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In this chapter, I consider the cognitive linguistic, relevance theoretic and
graded salience approaches to utterance interpretation. What they have in
common is that they view indirectness as a graded notion, not defined in
terms of a relationship between a sentence and a type of SA.
The purpose of this chapter is to examine which features of the three main
English sentence-types make these sentence-types compatible with the
performance of (indirect) speech acts. I am mainly concerned with formal
approaches to indirect communication and I focus on the semantics of
imperatives, the semantics of interrogatives and that of declaratives.
In this chapter, I present the notion of an indirect speech act originating
in Searle's classic speech act theory and I discuss how other accounts in
the field of philosophy of language have revisited this notion.
Language is much more than a simple code for exchanging information. It is
first and foremost used to interact with one another through the performance
of actions such as warning about a state of affairs (Your train is
leaving in five minutes), asking a question (When does
your train leave?), wishing someone good luck (Have a
nice trip!), telling someone what to do (Show me your
train ticket). These actions, which are accomplished by means
of written or spoken utterances, are called ‘speech acts’
(SAs), following the tradition in linguistic pragmatics and the philosophy
In this chapter, I adopt a sociolinguistic perspective to explore politeness
and the other reasons explaining the use of indirect communication. I also
discuss how contextual variables, in particular interpersonal parameters,
shape both the production of indirect utterances and their
This chapter illustrates how computational models of ISA disambiguation have
been improved and eventually applied to human-like robots in daily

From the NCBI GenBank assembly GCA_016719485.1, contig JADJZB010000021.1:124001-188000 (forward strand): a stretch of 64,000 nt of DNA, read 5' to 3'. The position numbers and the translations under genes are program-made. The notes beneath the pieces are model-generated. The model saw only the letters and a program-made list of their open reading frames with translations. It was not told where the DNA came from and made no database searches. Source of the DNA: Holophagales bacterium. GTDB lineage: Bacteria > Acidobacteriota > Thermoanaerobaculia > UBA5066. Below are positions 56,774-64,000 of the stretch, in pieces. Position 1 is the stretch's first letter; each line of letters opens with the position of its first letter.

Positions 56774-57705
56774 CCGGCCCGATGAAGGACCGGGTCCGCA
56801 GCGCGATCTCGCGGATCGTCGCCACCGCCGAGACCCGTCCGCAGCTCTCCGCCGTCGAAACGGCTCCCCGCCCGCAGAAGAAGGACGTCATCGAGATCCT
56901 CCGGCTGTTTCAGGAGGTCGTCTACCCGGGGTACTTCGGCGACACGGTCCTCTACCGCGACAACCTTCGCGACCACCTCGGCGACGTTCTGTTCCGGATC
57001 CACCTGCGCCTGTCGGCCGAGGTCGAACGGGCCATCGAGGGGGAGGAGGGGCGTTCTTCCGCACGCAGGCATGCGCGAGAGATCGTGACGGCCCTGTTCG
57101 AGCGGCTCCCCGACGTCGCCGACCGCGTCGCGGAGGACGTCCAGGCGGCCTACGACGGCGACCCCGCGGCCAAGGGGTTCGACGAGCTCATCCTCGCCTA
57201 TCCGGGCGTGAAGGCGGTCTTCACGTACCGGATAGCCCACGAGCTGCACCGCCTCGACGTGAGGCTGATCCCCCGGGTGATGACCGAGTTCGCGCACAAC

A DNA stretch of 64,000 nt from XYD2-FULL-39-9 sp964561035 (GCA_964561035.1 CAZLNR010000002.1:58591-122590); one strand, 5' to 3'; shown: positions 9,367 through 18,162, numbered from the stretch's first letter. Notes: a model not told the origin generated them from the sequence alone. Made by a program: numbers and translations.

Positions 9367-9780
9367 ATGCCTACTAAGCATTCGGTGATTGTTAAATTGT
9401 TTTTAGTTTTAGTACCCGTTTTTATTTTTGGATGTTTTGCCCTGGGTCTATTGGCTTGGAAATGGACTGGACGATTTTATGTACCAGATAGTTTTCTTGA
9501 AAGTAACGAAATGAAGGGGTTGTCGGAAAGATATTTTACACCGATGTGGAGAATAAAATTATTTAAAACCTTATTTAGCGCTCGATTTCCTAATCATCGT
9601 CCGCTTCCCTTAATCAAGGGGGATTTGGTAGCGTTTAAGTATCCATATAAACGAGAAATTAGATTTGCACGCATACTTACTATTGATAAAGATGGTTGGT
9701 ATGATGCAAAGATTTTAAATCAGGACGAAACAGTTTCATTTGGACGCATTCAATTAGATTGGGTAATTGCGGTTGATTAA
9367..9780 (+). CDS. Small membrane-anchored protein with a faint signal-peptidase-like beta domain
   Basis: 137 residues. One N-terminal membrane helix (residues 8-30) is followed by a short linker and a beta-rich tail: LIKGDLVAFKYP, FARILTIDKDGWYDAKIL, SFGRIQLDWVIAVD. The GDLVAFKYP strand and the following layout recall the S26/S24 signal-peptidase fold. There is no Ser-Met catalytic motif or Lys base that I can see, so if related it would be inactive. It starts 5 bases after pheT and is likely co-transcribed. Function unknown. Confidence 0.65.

interactions, taking into account contextual parameters such as uncertainty
about a speaker's intentions, hierarchical status and politeness
In this chapter, I discuss the main experimental issues bearing on the
comprehension of ISAs. A first question concerns differences in processing
between direct and indirect SAs, and a second question relates to the
differences between the indirect uses and the literal/direct uses of ISA
constructions. Another issue is whether the understanding of an utterance as
an ISA necessarily implies the derivation of the direct meaning of the
construction used, and what properties of the construction make such a
direct meaning more or less likely to be inferred.
To achieve successful communication, it is crucial to say clearly what we mean, but, at the same time, we need to pay attention to the form of our utterances, to avoid misunderstandings and the risk of offending our interlocutors. To avoid these pitfalls, we use a special category of utterances called 'indirect speech acts' (ISAs) that enable an optimal balance between clarity and politeness. But how do interpreters identify the meaning of these ISAs? And how does the social context influence the use of ISAs? This book attempts to answer these questions. It deals with the main theoretical and empirical questions surrounding the meaning and usage of ISAs, drawing on the latest research and neuroimaging data. Adopting a truly interdisciplinary perspective, it will appeal to students and scholars from diverse backgrounds, and anyone interested in exploring this phenomenon, which is so pervasive in our daily lives.
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